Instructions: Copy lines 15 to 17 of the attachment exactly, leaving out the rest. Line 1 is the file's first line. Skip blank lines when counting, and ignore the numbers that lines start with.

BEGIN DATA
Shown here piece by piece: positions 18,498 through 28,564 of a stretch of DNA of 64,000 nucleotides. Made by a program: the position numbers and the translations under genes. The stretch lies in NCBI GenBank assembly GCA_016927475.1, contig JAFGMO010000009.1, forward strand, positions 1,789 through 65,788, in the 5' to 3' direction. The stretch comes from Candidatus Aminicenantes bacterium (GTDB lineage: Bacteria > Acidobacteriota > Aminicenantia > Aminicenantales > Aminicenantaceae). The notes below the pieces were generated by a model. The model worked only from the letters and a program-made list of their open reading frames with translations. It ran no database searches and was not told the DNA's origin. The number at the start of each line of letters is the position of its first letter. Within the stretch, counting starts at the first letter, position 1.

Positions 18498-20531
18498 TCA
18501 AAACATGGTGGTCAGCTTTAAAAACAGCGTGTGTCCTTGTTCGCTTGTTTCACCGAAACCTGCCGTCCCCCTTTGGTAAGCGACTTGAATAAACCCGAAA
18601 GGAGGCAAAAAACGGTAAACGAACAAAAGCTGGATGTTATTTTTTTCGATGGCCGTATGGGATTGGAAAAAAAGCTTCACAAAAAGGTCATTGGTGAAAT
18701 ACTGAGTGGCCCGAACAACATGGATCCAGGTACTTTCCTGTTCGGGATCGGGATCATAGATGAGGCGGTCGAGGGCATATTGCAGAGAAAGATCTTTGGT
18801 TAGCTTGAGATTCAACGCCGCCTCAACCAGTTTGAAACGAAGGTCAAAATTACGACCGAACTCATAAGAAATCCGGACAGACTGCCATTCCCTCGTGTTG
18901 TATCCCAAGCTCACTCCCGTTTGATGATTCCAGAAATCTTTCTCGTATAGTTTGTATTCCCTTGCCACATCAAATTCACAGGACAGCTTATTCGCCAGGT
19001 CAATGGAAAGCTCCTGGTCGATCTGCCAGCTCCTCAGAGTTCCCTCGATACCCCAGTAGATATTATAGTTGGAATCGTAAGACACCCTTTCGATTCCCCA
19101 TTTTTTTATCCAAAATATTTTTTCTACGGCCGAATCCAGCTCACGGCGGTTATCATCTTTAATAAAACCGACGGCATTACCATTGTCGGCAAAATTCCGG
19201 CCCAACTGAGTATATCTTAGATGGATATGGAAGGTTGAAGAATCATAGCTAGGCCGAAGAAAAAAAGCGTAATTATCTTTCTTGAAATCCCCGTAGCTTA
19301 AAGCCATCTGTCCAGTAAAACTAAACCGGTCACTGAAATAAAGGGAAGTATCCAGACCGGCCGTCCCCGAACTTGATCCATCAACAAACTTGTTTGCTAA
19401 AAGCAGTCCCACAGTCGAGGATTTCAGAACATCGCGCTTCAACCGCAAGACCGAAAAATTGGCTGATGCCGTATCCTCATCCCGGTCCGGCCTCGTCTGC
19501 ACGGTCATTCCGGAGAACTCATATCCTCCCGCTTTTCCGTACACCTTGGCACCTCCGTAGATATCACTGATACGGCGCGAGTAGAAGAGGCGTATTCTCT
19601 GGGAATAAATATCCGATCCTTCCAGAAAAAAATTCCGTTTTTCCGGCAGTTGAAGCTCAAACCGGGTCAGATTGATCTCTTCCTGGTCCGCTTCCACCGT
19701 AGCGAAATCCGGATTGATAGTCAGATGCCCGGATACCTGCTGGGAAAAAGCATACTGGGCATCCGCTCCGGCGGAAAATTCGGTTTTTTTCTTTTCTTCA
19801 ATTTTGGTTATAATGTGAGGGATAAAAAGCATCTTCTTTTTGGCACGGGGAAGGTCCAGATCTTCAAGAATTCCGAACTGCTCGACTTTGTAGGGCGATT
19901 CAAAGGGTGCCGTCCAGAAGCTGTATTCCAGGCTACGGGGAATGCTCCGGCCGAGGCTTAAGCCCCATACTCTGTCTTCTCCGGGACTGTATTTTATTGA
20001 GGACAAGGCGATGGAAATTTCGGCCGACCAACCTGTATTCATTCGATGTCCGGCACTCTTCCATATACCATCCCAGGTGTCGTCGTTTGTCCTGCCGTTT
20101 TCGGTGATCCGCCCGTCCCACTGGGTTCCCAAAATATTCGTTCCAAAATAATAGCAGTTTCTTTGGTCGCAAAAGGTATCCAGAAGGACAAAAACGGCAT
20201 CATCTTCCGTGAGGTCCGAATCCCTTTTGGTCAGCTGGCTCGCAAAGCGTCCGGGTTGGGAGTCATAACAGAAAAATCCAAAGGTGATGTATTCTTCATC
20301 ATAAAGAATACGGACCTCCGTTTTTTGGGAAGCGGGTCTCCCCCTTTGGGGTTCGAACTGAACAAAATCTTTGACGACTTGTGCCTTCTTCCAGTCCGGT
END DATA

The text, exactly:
19601 GGGAATAAATATCCGATCCTTCCAGAAAAAAATTCCGTTTTTCCGGCAGTTGAAGCTCAAACCGGGTCAGATTGATCTCTTCCTGGTCCGCTTCCACCGT
19701 AGCGAAATCCGGATTGATAGTCAGATGCCCGGATACCTGCTGGGAAAAAGCATACTGGGCATCCGCTCCGGCGGAAAATTCGGTTTTTTTCTTTTCTTCA
19801 ATTTTGGTTATAATGTGAGGGATAAAAAGCATCTTCTTTTTGGCACGGGGAAGGTCCAGATCTTCAAGAATTCCGAACTGCTCGACTTTGTAGGGCGATT